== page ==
May’s assured attitude to the election outcome, despite misleading voters about whether a snap election would be called and dealing with the spectre of another expenses scandal, is particularly ironic due to the nature of her opposition. Whatever your personal opinions on the beleaguered Labour leader, it’s undeniable that Jeremy Corbyn is a man of conscience.

He has a clean record on expenses, and in 2010 had the lowest expenses bill of any politician, claiming just £8.50 for a printer ink cartridge. He has consistently championed peaceful negotiation as an alternative to violence to ensure that the fewest possible civilian lives are lost, campaigned against Apartheid in South Africa, and has been a vocal opponent of the Iraq war.

During the run-up to the EU referendum, Corbyn campaigned for Britain to remain part of the single market, but instead of pretending that the union is a magical utopia, he treated the electorate like adults with a more nuanced message. He stressed that Britain would be better off within the EU, but was still blasted for ‘undermining’ the Remain campaign as he criticised scaremongering and ‘myth-making’ on both sides of the argument.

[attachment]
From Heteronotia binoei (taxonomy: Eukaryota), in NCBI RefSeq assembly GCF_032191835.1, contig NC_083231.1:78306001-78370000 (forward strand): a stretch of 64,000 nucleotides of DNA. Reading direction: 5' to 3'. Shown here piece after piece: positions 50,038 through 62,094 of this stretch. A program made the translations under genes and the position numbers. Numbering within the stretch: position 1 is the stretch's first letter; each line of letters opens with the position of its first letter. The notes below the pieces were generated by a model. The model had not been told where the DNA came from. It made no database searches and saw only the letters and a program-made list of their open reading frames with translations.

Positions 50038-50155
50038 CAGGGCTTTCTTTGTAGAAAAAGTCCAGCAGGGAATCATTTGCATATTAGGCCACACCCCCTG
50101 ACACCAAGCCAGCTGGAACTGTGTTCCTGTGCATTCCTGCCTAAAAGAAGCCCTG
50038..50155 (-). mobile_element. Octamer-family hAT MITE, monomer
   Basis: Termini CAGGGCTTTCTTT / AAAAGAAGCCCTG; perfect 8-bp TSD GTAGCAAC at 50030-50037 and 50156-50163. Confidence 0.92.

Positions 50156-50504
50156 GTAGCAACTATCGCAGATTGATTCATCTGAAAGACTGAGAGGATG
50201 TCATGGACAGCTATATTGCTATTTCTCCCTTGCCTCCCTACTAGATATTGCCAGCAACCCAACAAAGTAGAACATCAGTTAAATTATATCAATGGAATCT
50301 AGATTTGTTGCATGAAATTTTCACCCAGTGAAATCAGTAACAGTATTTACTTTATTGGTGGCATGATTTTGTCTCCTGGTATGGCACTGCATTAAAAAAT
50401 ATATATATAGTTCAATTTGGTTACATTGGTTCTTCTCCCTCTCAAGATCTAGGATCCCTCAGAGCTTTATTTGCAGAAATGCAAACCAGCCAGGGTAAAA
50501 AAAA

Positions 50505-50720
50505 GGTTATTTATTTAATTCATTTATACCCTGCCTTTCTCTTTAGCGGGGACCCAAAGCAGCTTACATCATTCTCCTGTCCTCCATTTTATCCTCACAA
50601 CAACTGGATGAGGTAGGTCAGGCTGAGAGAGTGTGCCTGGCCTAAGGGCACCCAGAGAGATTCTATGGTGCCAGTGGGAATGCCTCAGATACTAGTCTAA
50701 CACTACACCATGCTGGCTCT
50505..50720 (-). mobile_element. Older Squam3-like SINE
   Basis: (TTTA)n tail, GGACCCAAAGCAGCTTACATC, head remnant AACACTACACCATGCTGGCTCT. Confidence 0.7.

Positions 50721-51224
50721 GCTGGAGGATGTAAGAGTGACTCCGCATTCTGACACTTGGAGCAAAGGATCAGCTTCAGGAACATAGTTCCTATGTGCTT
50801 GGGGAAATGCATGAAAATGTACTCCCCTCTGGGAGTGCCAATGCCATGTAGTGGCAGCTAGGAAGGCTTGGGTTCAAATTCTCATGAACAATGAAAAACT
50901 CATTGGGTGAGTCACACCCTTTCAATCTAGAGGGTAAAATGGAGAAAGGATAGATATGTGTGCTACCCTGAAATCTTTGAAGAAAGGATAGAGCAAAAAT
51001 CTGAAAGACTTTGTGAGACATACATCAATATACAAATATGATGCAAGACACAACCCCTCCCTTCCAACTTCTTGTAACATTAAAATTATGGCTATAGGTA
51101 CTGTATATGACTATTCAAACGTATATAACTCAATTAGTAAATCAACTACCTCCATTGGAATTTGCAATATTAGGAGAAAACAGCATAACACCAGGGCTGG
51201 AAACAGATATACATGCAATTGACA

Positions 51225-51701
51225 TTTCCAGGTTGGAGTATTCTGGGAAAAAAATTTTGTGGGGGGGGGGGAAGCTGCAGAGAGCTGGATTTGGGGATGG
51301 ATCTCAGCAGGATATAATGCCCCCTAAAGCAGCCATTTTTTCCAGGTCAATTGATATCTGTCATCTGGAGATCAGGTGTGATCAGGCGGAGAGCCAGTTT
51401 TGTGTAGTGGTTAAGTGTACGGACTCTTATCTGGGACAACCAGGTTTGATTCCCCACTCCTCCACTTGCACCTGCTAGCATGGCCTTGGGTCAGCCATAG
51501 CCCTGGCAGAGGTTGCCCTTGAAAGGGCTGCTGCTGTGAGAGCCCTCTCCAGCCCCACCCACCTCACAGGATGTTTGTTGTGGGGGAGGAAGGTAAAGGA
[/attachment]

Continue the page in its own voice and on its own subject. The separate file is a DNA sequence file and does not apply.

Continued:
Corbyn is untainted by sleaze or by the influence of corporate lobbyists, unlike many politicians who take on lucrative second jobs or receive thousands for speaking engagements. His leadership bid in the summer of 2015 and subsequent surprise win saw him singlehandedly shift the conversation around austerity. Corbyn was the only politician to reveal austerity for what it really is – an ideological position rather than an inevitable consequence of the financial crisis.

His policy positions and previous voting record are in line with his desire to end poverty and inequality in Britain, and make the country work for everyone – an important cornerstone of traditional Labour principles. He continues to draw impressive crowds to rallies up and down the country, has overseen a major influx in new Labour party members and has energised a whole cohort of previous non-voters, but is viewed by Theresa May as an easy opponent.